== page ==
Distributed in partnership with Penguin Random House

IMPORTANT NOTICE: Our email system was down from 12/2 to 12/7 due to an outage at our previous server. We are now up and running, but any emails sent before 12/8 are still not accessible. Please follow-up directly with your contact.

Subscribe to our newsletter

Six Tips for a Healthy Brain

Six Tips for a Healthy Brain

A lot of people think of the summer as a great time to exercise their bodies and to get fit, but it is also a great time to exercise your brain. Your brain is your most important organ and, just like any other part of the body, you should strive to keep it healthy and active. Here are some tips from William Smith M.S., author of Exercises for Brain Health on how to best implement work outs for your brain.

Multistage your Exercises. Neurodegenerative diseases affect cognition and physical capabilities. Challenging your body via multi-tasking exercises, such as a lunge with biceps curl, utilizes all your senses to accomplish the movement. Start with body weight and add resistance, never compromising form.

Stress Response and Inflammation. Stress, good or bad, for extended periods of time creates an inflammatory response in the body. Eating colorful fruits and vegetables, particularly dark colors, and drinking plenty of water may mitigate the impact of stress. Ask your medical provider about UV light therapy as well, this may alter your pH Spectrum.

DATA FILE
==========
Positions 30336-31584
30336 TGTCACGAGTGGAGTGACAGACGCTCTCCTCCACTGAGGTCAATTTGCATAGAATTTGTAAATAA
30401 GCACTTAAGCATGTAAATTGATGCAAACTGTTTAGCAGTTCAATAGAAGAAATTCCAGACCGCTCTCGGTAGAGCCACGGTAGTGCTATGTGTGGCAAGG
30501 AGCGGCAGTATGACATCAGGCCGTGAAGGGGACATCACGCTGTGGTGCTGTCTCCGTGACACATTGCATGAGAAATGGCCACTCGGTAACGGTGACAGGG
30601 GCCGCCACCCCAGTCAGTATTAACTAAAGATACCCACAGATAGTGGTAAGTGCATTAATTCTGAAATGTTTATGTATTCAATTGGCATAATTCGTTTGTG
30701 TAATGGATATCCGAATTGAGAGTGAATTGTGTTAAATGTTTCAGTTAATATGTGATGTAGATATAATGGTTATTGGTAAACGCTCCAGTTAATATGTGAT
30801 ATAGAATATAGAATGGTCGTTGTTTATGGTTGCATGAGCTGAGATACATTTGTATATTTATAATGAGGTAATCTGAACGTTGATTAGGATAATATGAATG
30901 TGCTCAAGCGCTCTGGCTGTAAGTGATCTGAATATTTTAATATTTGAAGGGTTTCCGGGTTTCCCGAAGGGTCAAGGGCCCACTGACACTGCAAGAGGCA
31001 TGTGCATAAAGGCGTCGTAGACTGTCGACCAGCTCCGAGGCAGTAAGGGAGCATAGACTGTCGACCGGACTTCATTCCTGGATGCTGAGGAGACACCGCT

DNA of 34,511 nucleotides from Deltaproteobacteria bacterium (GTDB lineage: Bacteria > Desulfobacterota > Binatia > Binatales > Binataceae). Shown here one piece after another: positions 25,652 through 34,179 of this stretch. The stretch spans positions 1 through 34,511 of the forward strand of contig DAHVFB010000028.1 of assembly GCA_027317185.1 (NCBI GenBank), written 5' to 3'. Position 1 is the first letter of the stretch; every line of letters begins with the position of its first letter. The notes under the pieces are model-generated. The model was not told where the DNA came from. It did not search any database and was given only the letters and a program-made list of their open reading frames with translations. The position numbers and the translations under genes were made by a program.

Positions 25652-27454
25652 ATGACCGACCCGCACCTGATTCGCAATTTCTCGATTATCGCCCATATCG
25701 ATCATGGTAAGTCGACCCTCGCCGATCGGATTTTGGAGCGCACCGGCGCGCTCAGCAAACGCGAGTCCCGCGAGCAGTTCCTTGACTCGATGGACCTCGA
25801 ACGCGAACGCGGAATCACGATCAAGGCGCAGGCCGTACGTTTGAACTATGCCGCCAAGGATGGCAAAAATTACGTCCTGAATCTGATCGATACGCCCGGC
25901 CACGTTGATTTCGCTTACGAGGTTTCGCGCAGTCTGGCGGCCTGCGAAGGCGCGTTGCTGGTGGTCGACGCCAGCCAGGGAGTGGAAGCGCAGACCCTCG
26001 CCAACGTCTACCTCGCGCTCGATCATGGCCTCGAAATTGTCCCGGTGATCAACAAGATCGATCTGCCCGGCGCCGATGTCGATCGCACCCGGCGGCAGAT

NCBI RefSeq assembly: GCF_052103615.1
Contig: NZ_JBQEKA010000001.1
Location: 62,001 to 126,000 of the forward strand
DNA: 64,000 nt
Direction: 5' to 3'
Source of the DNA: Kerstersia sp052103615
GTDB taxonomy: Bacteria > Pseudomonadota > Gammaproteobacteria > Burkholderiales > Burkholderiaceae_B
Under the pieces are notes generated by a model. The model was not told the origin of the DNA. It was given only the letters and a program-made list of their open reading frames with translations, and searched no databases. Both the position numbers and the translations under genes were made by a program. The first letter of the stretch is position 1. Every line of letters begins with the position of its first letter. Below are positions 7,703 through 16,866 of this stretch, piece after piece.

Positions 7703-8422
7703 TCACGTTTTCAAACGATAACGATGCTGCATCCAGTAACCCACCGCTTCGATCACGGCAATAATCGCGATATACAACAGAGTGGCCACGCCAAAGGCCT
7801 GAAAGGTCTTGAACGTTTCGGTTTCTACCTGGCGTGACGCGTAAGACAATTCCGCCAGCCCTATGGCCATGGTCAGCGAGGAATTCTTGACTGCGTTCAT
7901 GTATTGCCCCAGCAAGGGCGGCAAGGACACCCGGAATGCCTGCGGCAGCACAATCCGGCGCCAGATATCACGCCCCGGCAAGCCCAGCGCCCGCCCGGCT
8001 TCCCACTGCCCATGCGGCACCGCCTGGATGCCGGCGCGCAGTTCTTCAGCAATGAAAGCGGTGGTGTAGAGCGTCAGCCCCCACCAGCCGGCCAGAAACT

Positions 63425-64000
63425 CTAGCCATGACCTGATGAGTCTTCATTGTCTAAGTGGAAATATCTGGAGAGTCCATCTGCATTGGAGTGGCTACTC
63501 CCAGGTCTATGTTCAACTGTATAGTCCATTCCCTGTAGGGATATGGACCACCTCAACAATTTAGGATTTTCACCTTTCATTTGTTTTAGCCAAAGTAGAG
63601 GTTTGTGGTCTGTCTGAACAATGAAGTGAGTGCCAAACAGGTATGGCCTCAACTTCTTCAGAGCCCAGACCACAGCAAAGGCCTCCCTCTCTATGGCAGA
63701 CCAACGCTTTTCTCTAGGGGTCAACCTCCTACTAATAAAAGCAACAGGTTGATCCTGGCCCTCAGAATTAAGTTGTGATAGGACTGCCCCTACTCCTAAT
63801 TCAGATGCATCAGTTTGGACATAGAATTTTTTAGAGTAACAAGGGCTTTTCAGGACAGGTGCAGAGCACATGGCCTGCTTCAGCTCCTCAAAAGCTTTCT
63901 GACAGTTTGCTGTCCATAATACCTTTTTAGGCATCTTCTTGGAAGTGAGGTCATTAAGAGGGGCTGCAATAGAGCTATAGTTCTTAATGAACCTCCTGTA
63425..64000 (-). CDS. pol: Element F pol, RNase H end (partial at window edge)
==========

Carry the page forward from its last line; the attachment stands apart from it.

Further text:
Exercise and Physical Independence. Decides the obvious benefits of cardiovascular and strength improvements have been thoroughly documented. In respect to conditions such as Parkinsons’, good posture, confidence in walking gait, and responsive reflexes, can be the difference in preventing falls or related debilitating events. All these attributes can be enhanced through focused exercise.

Motor Learning: Build a Buff Brain. Building a Buff Brain is not as difficult as it sounds. With your muscular system its called Hypertrophy, in respect to your brain a term called neuroplasticity can be used. Basically a fancy term meaning you enhance motor neuron function and conductivity speed through exercise. This means a better ‘mind-body’ connection.

Stay Flexible. Better movement is not only about stretching and improving flexibility. Consider foam rolling, drinking more water, and strengthening the ‘extensor-chain’. Foam rolling has many benefits for your body’s connective tissue as does drinking water. The extensor-chain includes the back, glutes, hamstrings, and calves, essentially all the muscles on the backside. Common exercises to work these areas are Glute-Ham extensions, deadlifts, and supermans.

For Caregivers: This tip is for those of you that take care of an elderly parent or loved one. Attempt to schedule in daily movement therapy for your loved one. Make it a daily occurrence. Even 5 minutes or stretching the upper body, deep breathing exercises, or supervised balance movements, can create a positive mental outlook for caregiver and patient.

William Smith’s Exercises for Brain Health features physical and mental exercises that are specially designed to strengthen both mind and body. Featuring progressively challenging programs and assessments, this book will keep you motivated along the path to a healthy and active brain.

# # #

EXERCISES FOR BRAIN HEALTH
Written by William Smith M.S.
978-1-57826-316-5, $15.00 paperback

From Hatherleigh Press. Distributed through Random House.
Available wherever books are sold.
www.hatherleighpress.com

Share